The Economics of Ecosystems and Biodiversity: The Ecological and Economic Foundations

pool of commercial species (which we are increasingly being imitated through the creation of botanic
gardens, zoos and gene banks).

Before economic valuation can be applied, the performance or availability of ecosystem services has
to be measured in biophysical terms (see Chapters 2 and 3). In some cases the state of ecological
knowledge and the data availability allow using some direct measures of services, while in other cases
it is necessary to make use of proxies.

20

Chapter 1: Integrating the ecological and economic dimensions in biodiversity and ecosystem service valuation

Table 3

Typology of ecosystem services in TEEB

Main service types


PROVISIONING SERVICES
1

Food (e.g. fish, game, fruit)

Water (e.g. for drinking, irrigation, cooling)

Raw Materials (e.g. fiber, timber, fuel wood, fodder, fertilizer)

Genetic resources (e.g. for crop-improvement and medicinal purposes)

Medicinal resources (e.g. biochemical products, models & test-organisms)

Ornamental resources (e.g. artisan work, dcorative plants, pet animals, fashion)
REGULATING SERVICES

Air quality regulation (e.g. capturing (fine)dust, chemicals, etc)

Climate regulation (incl. C-sequestration, influence of vegetation on rainfall, etc.)

Moderation of extreme events (eg. storm protection and flood prevention)

10

Regulation of water flows (e.g. natural drainage, irrigation and drought prevention)

11

Waste treatment (especially water purification)

12

Erosion prevention

13

Maintenance of soil fertility (incl. soil formation)

14

Pollination

15

Biological control (e.g. seed dispersal, pest and disease control)


HABITAT SERVICES

16

Maintenance of life cycles of migratory species (incl. nursery service)

17

Maintenance of genetic diversity (especially in gene pool protection)


CULTURAL & AMENITY SERVICES

18

Aesthetic information

19

Opportunities for recreation & tourism

20

Inspiration for culture, art and design

21

Spiritual experience

22

Information for cognitive development

Source: based on/adapted (mainly) from Costanza et al. (1997), De Groot et al. (2002), MA (2005a), Daily,
Ehrlich, Mooney, et al. (2008). See Appendix 2 for details.

Actual measurements of ecosystem services should be split into a) the capacity of an ecosystem to
provide a service (e.g., how much fish can a lake provide on a sustainable basis), and b) the actual use
of that service (e.g., fish harvesting for food or for use in industrial processing). Measurement of the
importance (value) of that fish in terms of nutrition value, a source of income and/or way of life is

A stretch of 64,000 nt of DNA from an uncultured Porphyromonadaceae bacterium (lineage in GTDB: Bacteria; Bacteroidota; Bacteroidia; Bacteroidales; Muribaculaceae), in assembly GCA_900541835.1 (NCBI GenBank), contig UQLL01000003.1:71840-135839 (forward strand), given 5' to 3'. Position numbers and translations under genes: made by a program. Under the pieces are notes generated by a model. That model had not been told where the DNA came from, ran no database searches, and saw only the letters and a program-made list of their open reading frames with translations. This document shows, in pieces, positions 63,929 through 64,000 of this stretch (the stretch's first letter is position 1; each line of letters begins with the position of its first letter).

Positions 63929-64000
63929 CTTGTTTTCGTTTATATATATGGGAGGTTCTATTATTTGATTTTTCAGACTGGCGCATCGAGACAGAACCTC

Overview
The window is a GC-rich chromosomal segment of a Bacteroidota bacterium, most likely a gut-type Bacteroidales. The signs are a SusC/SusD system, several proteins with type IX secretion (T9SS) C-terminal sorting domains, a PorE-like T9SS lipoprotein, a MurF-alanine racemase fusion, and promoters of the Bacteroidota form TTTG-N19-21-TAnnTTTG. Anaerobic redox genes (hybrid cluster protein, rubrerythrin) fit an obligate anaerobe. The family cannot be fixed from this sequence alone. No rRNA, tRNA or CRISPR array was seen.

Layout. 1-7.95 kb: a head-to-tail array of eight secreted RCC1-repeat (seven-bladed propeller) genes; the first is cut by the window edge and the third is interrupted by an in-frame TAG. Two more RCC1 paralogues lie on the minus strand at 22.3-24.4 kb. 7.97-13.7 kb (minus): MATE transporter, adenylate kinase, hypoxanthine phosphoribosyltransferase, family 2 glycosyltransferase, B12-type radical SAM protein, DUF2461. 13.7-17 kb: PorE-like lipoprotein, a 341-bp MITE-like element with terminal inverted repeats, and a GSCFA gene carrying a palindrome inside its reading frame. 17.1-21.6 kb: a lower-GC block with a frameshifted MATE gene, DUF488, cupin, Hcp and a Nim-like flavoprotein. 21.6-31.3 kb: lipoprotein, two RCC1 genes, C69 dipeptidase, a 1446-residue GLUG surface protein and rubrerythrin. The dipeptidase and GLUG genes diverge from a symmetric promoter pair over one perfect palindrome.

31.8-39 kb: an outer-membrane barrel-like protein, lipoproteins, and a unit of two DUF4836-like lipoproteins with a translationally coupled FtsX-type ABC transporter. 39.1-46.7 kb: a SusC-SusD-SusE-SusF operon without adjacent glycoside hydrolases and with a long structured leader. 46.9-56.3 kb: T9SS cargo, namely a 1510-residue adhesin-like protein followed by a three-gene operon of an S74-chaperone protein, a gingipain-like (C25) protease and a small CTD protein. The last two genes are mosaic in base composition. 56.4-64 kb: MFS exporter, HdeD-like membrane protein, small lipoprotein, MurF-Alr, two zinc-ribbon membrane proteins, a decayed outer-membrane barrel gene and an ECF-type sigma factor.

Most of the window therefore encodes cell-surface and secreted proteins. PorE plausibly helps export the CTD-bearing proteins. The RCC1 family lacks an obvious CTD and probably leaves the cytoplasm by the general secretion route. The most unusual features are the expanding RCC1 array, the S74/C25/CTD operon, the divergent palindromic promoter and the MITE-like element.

then part of the human value domain.

21

The Economics of Ecosystems and Biodiversity: The Ecological and Economic Foundations

When applying valuation, it is necessary to clearly distinguish between potential and actual use of
services with direct use value (notably provisioning and some cultural services), and services that
have indirect use (notably regulating, habitat and some services). Since most ecosystems provide a
bundle of services, and the use of one service often affects the availability of other services,
(economic) valuation should consider not only (marginal) values from the flows of individual services
but also take due account of the stock value (i.e. the entire ecosystem) providing the total bundle of
services.vi When applying economic valuation the actual management regime of the ecosystem (which
is determined by the institutional arrangements) should be taken into account. This regime will
influence the expected value of future flows of services, which will differ depending on whether it
leads to sustainable or unsustainable uses (Mler 2008).

3.3

Human well-being: typology of benefits and values

Following the MA approach, the TEEB framework (Figure 5) makes a distinction between ecological,
socio-cultural and economic benefits and values. The reason for separating benefits and values is
because people have needs which, when fulfilled, are translated into (more or less objectively
measurable) benefits. For example, catching fish from the ocean gives us food (health), but also
cultural identity (as a fisherman/-woman) and income. How we value these benefits is subjective:
some people will value the income much higher than their cultural identity (social ties etc) and may be
willing to give up one aspect of their wellbeing (cultural identity) over another (e.g. material wealth).
Thus, different values can be attached to a particular benefit.

Although the TEEB study focuses primarily on the measurement of economic values and the
assessment of costs and benefits in a welfare economics approach, it includes equity considerations in
particular for the aggregation of benefits over time and over groups of people. It specifically analyses
the relationships between ecosystems and poverty (GDP of the poor), because of the higher
dependence of the poor on ecosystem services for their livelihood (TEEB 2008).

Of course, it should also be acknowledged that many native communities (ecosystem people) still
entirely, and directly, depend on ecosystems and their services for their survival, as well as the
importance of ecosystems for providing people with the ability to choose certain ways of life that they
may value.

The three main types of benefits (well-being aspects) and related values and valuation metrics are
briefly introduced below (for more detailed information, see chapter 3 (biophysical indicators linked
to ecological values), chapter 4 (socio-cultural values) and chapter 5 (economic values).

22

Chapter 1: Integrating the ecological and economic dimensions in biodiversity and ecosystem service valuation

3.3.1

Ecological benefits and values

The ecological importance (value) of ecosystems has been articulated by natural scientists in reference
to the causal relationships between parts of a system such as, for example, the value of a particular
tree species to control erosion, or the value of one species to the survival of another species or of an